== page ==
So what’s it about? Maybe Kim has been unnerved by the massive scale of the annual US–South Korean war games now winding up across the DMZ − which are reported to include practice for “decapitation” raids against the Pyongyang leadership and pre-emptive strikes to take out North Korean missile launch sites and communications networks − and wants to present a less concentrated target.
But Macquarie University specialist Adrian Buzo, who holds the distinction of being the only former Australian diplomat to have served in both Seoul and Pyongyang (in the brief Whitlam-era embassy there), thinks it goes back much further, to Kim Jong-il’s stroke in 2008 when the Dear Leader realised he needed to get a political structure ready to help his young heir consolidate power.
Kim Jong-un, only 33, has had some trouble with his inner circle of regent-advisers since taking over on Kim Jong-il’s death in 2011, feeling it necessary to execute an uncle and sack a number of military chiefs. His father’s Songun (“Army First”) doctrine had also led to the Korean People’s Army accumulating control over the regime’s hard currency, running an estimated 70 per cent of foreign exchange transactions in North Korea’s partly “marketised” economic system. “It had become an economy within an economy,” Buzo told me. “Kim Jong-un has attempted to claw that back.”
Reviving the party is possibly a strategy by Kim Jong-un to put other trusted hands into the economic pie, cutting in the civilian elite in the way China’s Communist Party co-opted new entrepreneurs under Jiang Zemin’s ingenious rewriting of Marxism–Leninism in a doctrine called the “Three Represents”. Kim’s own new doctrine is called Byungjin, pursuing both economic growth and nuclear capability, implicitly telling the KPA its huge conventional military power will become less critical.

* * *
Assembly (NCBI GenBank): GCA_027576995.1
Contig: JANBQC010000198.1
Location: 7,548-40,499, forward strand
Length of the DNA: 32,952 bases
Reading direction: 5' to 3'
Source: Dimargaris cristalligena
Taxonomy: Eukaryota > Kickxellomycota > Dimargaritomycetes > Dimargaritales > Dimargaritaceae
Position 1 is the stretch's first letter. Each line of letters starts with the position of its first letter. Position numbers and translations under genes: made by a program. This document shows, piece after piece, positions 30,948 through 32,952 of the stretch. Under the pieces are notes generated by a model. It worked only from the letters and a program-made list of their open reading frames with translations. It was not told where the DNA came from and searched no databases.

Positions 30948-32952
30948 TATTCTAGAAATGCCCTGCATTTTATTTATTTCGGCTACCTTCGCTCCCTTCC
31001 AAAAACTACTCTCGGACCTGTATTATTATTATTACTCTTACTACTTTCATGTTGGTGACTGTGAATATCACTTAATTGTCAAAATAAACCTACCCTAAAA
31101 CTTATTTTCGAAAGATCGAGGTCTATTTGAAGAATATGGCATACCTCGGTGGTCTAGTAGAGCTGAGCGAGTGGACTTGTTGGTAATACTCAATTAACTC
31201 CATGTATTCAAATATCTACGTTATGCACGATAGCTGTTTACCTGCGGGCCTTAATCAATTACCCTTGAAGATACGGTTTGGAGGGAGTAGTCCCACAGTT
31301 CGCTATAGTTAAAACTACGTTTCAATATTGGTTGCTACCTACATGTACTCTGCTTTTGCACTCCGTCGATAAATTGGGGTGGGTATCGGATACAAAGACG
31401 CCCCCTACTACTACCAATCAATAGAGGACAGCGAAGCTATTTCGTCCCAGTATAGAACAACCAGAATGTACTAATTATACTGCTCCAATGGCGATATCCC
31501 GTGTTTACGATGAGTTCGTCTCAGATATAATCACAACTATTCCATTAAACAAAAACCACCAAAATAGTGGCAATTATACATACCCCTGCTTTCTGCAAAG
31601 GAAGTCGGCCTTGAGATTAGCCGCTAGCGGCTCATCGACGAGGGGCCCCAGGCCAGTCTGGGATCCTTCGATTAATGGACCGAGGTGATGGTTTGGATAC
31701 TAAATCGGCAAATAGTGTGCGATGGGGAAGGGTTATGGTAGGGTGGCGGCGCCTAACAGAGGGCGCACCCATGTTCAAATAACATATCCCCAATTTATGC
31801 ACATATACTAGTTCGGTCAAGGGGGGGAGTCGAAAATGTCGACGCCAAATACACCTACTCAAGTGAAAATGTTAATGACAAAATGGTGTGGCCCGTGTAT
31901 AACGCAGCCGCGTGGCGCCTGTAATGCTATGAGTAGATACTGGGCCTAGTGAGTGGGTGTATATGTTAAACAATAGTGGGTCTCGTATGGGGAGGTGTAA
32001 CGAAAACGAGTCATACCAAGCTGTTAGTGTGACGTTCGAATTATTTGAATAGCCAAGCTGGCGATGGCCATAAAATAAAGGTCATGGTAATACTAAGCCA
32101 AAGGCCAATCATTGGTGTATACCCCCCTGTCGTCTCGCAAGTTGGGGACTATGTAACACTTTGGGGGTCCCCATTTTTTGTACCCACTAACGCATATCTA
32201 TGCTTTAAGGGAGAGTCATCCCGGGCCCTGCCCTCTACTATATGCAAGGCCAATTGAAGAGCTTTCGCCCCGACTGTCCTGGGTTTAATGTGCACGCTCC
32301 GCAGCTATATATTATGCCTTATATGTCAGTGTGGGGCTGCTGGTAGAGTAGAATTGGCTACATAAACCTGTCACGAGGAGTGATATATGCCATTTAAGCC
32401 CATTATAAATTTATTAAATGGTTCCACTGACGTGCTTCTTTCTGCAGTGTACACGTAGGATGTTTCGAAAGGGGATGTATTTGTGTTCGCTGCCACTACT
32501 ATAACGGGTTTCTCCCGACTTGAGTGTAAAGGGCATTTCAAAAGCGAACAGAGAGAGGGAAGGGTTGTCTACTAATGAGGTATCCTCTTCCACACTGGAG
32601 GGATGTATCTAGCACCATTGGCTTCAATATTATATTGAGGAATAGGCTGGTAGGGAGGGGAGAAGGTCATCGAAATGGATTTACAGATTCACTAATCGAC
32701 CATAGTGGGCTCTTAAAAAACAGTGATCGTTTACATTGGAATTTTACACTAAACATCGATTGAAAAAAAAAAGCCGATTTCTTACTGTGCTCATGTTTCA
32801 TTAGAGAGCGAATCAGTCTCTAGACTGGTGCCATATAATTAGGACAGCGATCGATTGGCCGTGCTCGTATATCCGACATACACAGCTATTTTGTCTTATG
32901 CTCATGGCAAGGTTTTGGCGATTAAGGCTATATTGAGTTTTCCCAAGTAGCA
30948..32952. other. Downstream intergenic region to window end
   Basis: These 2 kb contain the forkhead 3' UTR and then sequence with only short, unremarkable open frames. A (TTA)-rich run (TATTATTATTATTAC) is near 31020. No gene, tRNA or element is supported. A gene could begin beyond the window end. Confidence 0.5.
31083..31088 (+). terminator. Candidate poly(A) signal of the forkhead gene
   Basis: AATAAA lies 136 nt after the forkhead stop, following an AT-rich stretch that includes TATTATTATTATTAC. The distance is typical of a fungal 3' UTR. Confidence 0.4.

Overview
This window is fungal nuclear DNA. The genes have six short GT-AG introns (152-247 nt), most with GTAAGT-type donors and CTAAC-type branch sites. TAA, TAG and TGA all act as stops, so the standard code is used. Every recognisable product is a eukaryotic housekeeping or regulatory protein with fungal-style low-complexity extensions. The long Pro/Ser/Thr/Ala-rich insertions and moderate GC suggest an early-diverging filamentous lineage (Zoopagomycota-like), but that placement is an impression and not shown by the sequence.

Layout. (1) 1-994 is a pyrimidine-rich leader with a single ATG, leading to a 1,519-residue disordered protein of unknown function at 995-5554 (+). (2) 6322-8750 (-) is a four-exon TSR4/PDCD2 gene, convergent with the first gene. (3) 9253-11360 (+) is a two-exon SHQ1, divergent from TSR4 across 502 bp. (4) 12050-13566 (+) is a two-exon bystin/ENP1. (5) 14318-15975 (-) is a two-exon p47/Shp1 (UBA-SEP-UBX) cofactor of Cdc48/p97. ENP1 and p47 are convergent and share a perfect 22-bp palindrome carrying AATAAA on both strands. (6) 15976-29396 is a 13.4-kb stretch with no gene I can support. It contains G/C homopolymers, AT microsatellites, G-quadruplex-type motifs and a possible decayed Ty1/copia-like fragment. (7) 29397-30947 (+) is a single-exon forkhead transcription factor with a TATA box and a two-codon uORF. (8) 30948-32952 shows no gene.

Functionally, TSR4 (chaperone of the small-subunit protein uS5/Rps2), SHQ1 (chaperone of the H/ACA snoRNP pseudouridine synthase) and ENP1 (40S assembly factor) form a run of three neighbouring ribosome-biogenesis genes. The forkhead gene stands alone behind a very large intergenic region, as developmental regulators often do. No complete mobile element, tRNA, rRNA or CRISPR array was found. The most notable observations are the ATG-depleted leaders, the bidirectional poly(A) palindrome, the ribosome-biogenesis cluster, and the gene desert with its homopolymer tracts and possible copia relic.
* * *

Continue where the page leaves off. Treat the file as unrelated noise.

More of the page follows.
The Afghanistan branch of Daesh isn’t winning hearts and minds in the province of Nangarhar, it seems. Local farmers in areas under its control complain that their opium crop has been declared haram (forbidden under Islamic law) and destroyed where Daesh finds it.
That’s in contrast to the Taliban, the more established Islamist opponents of the Kabul government. When they controlled Afghanistan, the Taliban tried to ban opium as haram, too. But as insurgents, they get about a third of their operating funds from levies on the opium and heroin trade. The United Nations estimates Afghanistan produces about 90 per cent of the world’s illegal heroin.
Hours of fun ahead for Scott Morrison’s tax inspectors and others, when the International Consortium of Investigative Journalists opens up a searchable database on more than 200,000 companies, trusts, foundations and funds incorporated in 21 tax havens by the Panamanian law firm Mossack Fonseca.
The information will include, in many cases, the law firm’s internal records of the true owners of such companies, though not details of their bank accounts, financial transactions, emails, passports and phone numbers. That’s journalists being responsible, the ICIJ says, and only putting out what’s in the public interest. Still, it should be enough to get many owners facing awkward questions. The database goes up at 2pm Washington time on Monday, accessible at https://offshoreleaks.icij.org.
This article was first published in the print edition of The Saturday Paper on May 7, 2016 as "Republicans brace for The Donald’s candidacy".